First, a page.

The sporting way to tell your brand story
Jun 06, 2019
Between the triumphs and defeats… the favourites and the underdogs… and the remarkable journeys athletes endure to make it to the top, fields, pitches and tracks are filled with stories – so it’s no surprise that sports brands use their marketing activities to tell stories of their own. Content that shows audiences the highs and lows of every beautiful game has been proven to win the hearts and attention of the audience in the most emotive way – through the use of captivating copywriting, heart-felt vocal delivery and moving music.
A recent example of the power of effective copywriting can be seen in Nike’s latest iteration of their ‘Crazy Dreams’ campaign. Created in recognition of Tiger Woods’ remarkable Masters win (10 years after he last won a Major and in the wake of a series of personal scandals) the short film interspersed footage of Tiger throughout his career with the following onscreen copy across multiple frames:
Simple yet powerful, these lines (supporting the visual) illustrate how Tiger’s ambition has never faltered since he first picked up a golf club at the age of three. The patterning of ‘highs and lows’ and ‘three to forty-three’ enhances the flow, showing how far he’s come. And by foregrounding 'crazy', the ad straightaway identifies itself as a continuation of the original Nike campaign, which already used Serena Williams’ voice to transform the word ‘crazy’ from a negative to a positive. This is all rounded off by the instantly recognisable ‘Just Do It’ – their own strapline reinforcing
From the greens, we glide over to the ice – and see another example of emotive sporting storytelling in the NHL’s latest ad, ‘Feel’. Similarly to Nike, they make use of effective patterning in copy. Lines like "what an eight-time all-star and an eight year old kid have in common" and "begins as something you would watch, but becomes something you feel" illustrate how hockey is so much more than a sport to the fans. But rather than in words on the screen like Nike, the NHL delivers their message through the mouth of a voice artist. His soft, gentle and truly heartfelt read imbues every word with a real human, emotive side – especially important for a campaign titled ‘Feel’.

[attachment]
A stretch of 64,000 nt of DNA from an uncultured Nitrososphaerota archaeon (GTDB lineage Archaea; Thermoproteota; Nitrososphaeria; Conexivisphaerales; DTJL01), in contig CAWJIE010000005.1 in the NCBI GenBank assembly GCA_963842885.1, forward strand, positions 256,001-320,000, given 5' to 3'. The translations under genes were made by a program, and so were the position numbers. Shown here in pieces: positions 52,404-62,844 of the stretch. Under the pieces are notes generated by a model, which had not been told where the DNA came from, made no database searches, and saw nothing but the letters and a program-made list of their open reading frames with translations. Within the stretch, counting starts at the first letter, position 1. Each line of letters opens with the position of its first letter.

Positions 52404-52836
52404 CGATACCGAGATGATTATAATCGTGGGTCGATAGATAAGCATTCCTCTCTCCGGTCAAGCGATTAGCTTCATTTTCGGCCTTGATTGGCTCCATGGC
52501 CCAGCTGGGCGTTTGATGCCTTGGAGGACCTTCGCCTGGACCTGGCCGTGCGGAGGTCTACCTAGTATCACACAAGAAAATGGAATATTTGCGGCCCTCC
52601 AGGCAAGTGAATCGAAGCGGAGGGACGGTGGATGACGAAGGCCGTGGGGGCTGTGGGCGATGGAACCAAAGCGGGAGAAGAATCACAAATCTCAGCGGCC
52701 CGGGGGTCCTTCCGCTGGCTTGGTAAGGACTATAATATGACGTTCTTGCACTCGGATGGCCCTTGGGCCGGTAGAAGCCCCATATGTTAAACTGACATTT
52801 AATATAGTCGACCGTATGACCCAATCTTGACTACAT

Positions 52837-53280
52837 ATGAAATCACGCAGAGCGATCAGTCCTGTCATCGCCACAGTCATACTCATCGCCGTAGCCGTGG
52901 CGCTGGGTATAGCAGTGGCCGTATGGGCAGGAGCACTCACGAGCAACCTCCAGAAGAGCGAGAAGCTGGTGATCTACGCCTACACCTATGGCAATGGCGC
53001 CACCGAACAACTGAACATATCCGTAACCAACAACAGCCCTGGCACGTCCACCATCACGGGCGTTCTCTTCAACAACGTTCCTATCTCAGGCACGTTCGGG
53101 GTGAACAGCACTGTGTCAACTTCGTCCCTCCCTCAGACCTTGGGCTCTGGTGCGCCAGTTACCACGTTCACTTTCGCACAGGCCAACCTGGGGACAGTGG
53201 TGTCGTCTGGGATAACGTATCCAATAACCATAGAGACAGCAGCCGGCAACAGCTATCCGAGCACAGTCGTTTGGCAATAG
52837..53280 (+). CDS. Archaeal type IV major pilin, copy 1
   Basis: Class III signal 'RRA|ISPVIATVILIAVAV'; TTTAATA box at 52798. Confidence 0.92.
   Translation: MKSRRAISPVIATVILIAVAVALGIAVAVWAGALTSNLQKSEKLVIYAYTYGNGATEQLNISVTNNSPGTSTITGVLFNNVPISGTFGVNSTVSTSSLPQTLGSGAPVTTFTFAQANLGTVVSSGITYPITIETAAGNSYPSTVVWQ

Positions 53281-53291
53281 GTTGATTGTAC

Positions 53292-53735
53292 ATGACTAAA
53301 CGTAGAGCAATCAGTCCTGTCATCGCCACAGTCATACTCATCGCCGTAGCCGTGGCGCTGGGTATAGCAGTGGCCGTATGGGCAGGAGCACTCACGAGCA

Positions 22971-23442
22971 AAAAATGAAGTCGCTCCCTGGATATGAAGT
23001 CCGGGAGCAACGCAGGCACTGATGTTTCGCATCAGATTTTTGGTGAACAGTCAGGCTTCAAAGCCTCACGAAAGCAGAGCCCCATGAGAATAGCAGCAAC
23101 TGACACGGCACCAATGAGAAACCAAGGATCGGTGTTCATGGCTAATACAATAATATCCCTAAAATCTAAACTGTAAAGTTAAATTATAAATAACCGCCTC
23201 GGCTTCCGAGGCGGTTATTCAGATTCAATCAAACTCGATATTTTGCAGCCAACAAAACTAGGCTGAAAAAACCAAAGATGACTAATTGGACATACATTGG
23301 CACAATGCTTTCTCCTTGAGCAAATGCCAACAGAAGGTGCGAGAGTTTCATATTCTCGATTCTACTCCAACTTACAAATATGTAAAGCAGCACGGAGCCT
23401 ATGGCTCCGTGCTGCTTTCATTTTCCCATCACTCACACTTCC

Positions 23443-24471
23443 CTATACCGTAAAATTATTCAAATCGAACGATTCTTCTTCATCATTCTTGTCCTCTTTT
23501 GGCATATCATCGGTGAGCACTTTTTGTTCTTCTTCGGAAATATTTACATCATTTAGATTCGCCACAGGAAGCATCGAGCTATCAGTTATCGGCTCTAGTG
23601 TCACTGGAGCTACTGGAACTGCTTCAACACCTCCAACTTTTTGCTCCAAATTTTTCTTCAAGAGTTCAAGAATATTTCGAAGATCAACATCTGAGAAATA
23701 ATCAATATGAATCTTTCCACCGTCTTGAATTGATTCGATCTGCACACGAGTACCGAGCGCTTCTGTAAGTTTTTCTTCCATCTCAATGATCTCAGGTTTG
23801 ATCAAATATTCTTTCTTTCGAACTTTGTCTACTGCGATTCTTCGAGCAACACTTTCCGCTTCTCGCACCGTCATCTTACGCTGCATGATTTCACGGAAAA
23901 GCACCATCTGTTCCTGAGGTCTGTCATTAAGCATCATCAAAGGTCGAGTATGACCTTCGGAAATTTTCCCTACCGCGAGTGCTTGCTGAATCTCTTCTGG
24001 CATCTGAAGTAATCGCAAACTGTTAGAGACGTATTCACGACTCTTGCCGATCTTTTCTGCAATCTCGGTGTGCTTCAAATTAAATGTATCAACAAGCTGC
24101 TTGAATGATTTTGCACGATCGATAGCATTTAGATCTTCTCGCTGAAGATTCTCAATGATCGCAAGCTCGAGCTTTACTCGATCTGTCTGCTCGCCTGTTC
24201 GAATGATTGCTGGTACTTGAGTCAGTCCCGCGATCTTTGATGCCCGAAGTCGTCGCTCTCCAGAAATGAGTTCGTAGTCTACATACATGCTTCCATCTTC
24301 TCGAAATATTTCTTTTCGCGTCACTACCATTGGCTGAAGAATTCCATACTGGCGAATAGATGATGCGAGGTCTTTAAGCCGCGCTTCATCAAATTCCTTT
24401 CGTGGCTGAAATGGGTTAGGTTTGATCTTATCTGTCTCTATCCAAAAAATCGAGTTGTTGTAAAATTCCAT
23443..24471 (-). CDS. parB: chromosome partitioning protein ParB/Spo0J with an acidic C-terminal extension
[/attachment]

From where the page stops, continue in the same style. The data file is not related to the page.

The previous two campaigns we’ve considered have very much put the focus on the copy. Yet as Under Armour has proven in two of their recent ads, a story can be told with just a handful of words – if you have the right music track. Back in 2016 for the Rio Olympics, the sportswear brand enlisted 28-time medal winning swimmer Michael Phelps to star in ‘Rule Yourself’ – a short film featuring footage of his arduous training set to a soundtrack of ‘Last Goodbye’ by The Kills. An apt choice for an athlete on the cusp of retirement for the second time, the remarkably un-rocky, 40s-esque ballad adds a real heart-wrenching quality to the piece – and undeniably contributed to the ad being the most-shared of the games. Following this success, the brand used a similar format for their latest ‘Will Makes us Family’ campaign. This time, they highlighted the determination in training with footage from everyday athletes alongside stars like Olympic Skier Lindsay Vonn, Carolina Panthers Quarterback Cam Newton and Principal of the American Ballet Theatre Misty Copeland – with the soulful ‘You Can Make It If You Try’ by Gene Allison foregrounding their dedication and adding a relatable, family feel.
The adverts we’ve explored all tell a story by combining a track, onscreen script or vocal performance with visual footage of athletes at work – but such is the power of these three elements, they don’t need the backing of an image to deliver their message. An audio brand is a hugely effective way for a company to tell their story because it performs on three levels – copy delivers the information and content; voice instils a human quality; and an exclusively composed Brand-Sound-Track™ by PHMG injects emotion and immense memorability. Amplifying branding in this way heightens the impact, and ultimately the lasting connection with the consumer – which is something every company (sporting or otherwise), strives for.
When companies are faced with a marketing playing field packed with competition, an audio brand creates a clear path to the goal.